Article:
I am Rod Wynne-Powell, and this is my way to pass on snippets either of a technical nature, or related to what I am currently doing or hope to be doing in the near future.

A third-person description follows:
Professional photographer, Lightroom and Photoshop Workflow trainer, Consultant, digital image retoucher, author, and tech-editor for Martin Evening's many 'Photoshop for Photographers' books.

For over twenty years, Rod has had a client list of large and small companies, which reads like the ‘who’s who’ of the imaging, advertising and software industries. He has a background in Commercial/Industrial Photography, was Sales Manager for a leading London-based colour laboratory and has trained many digital photographers on a one-to-one basis, in the UK and Europe.
Still a pre-release tester for Adobe in the US, for Photoshop, he is also very much involved in the taking of a wide range of photographs, as can be seen in the galleries.

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Monday, 30 October 2017

An Abundance of Berries – Portent of Cold Snap?

In Marston Moretaine currently there is a strong showing of berries; red and gold, in the past this has been interpreted as a forecast of a cold Winter, so I wonder whether the bush telegraph is foretelling this as an outcome? Certainly as I took a late afternoon stroll to see whether the bridge over the old A421 might prove to be a good viewpoint to capture a future sunset, the birds were certainly very active and vocal, was their chatter all to do with their reading of the berries, and the possible onslaught of a harsh winter, and Nature’s response in offering the berries to fortify them in the time ahead?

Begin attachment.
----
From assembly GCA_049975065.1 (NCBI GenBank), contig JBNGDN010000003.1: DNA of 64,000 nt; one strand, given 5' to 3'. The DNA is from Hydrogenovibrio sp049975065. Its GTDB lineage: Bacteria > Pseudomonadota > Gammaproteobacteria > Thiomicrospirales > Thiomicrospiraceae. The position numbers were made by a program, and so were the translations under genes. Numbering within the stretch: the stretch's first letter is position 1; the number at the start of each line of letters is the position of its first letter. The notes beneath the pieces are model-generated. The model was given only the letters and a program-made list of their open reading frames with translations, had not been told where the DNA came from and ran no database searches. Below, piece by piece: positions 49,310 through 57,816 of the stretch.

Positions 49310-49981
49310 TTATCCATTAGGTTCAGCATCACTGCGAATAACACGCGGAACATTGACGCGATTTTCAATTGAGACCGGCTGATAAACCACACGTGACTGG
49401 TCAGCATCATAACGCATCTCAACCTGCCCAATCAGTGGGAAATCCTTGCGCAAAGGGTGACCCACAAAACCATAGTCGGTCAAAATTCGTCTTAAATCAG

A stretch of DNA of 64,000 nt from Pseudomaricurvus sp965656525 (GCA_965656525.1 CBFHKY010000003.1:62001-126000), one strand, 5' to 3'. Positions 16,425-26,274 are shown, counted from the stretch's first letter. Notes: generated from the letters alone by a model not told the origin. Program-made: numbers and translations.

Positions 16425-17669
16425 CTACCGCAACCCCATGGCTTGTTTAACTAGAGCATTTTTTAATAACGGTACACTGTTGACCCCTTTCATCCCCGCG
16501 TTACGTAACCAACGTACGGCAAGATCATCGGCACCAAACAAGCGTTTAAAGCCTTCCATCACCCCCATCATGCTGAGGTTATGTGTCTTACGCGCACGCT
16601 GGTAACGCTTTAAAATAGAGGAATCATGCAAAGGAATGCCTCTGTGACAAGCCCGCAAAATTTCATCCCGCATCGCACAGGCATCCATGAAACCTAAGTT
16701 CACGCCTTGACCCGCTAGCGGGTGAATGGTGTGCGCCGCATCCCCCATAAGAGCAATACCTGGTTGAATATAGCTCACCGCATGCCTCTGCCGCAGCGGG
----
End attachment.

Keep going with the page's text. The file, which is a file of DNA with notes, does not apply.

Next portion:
As the sun broke through clouds then hid again, I captured the last of the leaves that still clung to the bushes as the majority now carpeted the ground, the berries provided foreground for the path that tunnelled beneath overhanging branches, and added colour to the black and rust, hooped railings of a bordering garden that shielded the trellis beyond.
As I returned with last of the sun’s rays only catching the very topmost branches, house sparrows flitted back and forth between adjacent bushes chattering incessantly amongst themselves and woodpigeons gently murmured but generally stayed hidden and stationary, geese overflew as did starlings and gulls, and the geese in the gardens of Moretaine Manor occasionally squawked in some local squabble by the water’s edge behind the hedge. I had hoped that as I was out and about with a camera I might be graced by a reasonable sunset, but that was not to be, but on hearing the chatter from the sparrows I had nipped to the nearby car and changed from the 24-70mm to the 100-400mm before there activity subsided for the evening, thus getting a few shots of them and a lone well-preened robin, which had he courtesy not to hide behind the tangle of hawthorn branches.

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